Monday, May 31, 2004

From the Far Ends of the World to the End of the World in 2 Days (Vol. I)

Saw Troy the day before yesterday and The Day After Tomorrow the day before today. Bad word of mouth had tempered any previous hopes I’d held for either.
Troy reminded me in several ways of Pearl Harbor. First, both movies were based on historical concepts that would seem to be perfect for summer movie adaptation. However, after seeing each movie, you realize that there are fundamental flaws in the events they’ve chosen to depict that would preclude even the greatest filmmakers from making a movie that works. In Troy, the only solution I could think of would be to shift the point-of-view entirely to Hector and the Trojans (although that would require a too-brave studio-exec signing off on turning one of the most legendary heroes in Western civilization into the bad guy, not to mention having an even bigger downer of an ending). There are a number of other inherent problems with a 2004 adaptation (I’m sorry, inspired-by-daptation) of Homer, but none of them really matter because…
Troy is a bad movie.
Plain and simple.
Some of the dialogue is atrocious. The rest is just bad. The acting is bad. The liberties taken with the plot of the original story don’t help anything. And yet, I found myself kinda going along with the ride. In these ways, I was also reminded of Pearl Harbor. As with that failure, I knew it was bad while I was watching it, but I liked it anyway. With most bad movies I either get angry or giggly. Not with Pearl Harbor and Troy.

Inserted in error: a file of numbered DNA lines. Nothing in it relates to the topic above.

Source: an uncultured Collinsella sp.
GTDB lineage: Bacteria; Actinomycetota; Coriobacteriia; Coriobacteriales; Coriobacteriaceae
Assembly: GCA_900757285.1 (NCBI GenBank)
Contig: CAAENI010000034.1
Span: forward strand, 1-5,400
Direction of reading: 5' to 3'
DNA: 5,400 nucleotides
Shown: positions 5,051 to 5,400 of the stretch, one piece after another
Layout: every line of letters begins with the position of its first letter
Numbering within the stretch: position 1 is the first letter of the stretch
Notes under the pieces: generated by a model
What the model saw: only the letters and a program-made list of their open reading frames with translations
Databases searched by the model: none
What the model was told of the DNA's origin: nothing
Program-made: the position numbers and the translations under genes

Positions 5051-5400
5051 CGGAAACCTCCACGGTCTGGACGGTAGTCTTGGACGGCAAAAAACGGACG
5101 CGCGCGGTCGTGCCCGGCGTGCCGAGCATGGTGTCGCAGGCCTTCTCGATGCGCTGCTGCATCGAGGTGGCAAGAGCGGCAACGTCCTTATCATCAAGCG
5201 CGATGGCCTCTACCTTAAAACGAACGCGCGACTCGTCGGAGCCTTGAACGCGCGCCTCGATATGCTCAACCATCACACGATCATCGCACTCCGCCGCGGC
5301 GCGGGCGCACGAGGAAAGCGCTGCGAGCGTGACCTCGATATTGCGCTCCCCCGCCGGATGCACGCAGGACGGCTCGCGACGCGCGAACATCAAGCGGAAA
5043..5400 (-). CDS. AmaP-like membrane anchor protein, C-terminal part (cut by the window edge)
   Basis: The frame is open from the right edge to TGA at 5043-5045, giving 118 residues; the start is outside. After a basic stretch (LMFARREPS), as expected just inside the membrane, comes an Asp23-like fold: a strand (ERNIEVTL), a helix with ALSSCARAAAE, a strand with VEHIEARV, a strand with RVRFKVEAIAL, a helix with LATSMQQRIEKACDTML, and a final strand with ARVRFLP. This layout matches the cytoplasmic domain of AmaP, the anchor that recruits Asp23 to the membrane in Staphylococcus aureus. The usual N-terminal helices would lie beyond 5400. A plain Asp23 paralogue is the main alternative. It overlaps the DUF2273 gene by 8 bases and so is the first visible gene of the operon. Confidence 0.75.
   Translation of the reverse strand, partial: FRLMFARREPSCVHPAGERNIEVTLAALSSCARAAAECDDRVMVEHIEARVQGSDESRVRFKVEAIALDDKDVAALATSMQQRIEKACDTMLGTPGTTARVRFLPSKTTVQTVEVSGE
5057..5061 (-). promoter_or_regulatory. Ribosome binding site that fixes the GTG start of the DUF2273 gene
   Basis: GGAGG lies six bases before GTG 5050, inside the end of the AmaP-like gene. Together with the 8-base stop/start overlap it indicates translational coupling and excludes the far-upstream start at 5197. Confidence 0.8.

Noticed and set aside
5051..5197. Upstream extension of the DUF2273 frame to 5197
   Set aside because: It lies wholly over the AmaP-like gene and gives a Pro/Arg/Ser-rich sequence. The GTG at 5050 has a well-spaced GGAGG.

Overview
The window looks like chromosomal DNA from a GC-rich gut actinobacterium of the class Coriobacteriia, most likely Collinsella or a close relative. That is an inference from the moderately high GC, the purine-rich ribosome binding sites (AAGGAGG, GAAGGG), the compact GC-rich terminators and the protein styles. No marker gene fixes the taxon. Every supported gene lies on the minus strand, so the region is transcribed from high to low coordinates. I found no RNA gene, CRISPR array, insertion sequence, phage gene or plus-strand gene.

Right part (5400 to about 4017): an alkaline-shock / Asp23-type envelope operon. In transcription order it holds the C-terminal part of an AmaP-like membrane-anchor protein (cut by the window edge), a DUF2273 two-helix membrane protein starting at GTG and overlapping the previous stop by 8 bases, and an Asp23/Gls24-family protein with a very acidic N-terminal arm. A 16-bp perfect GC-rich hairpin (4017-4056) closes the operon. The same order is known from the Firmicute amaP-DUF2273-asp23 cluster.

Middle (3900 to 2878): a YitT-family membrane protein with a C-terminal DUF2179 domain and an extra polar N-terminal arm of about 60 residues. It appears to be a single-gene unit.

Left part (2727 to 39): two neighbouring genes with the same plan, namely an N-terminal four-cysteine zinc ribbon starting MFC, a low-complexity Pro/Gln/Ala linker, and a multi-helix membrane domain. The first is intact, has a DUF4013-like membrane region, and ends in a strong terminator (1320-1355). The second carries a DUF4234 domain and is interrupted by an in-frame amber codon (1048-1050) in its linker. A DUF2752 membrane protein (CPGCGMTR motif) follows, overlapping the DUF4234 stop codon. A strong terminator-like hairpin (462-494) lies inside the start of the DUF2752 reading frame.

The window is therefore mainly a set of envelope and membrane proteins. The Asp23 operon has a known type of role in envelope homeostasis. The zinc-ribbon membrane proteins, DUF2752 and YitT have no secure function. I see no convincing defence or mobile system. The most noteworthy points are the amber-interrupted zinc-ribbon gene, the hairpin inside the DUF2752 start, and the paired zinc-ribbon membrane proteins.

The one tragic deviation between these two movies is that Pearl Harbor looked amazing. The cinematography was beautiful and say what you will about Michael Bay, but the man can shoot an exciting action scene (not necessarily appropriate for a film about a tragic day that will live in infamy, but exciting nonetheless). I was shocked by how dull Troy looked. In a setting and genre that would seem to be impossible to make appear flat and unspectacular, Wolfgang Peterson and his crew rose to the challenge and defied expectations. Now, I’m no fan of editing-by-blender, but for eighty percent of the movie, Peterson just set the camera on a tripod for a generic master shot and never bothered to switch things up with visually-dynamic angles or movement, while the lighting lacked any of the artistry of Gladiator or The Patriot.
Oh, and just when I thought the worst had passed, that song came up over the end credits. I’ve heard Gabriel Yared’s original closing song, and all I can say is “What were they thinking when they replaced it with this abomination?” Ugh.
Still, I didn’t hate the movie.
My thoughts on The Day After Tomorrow will be up sooner than that…


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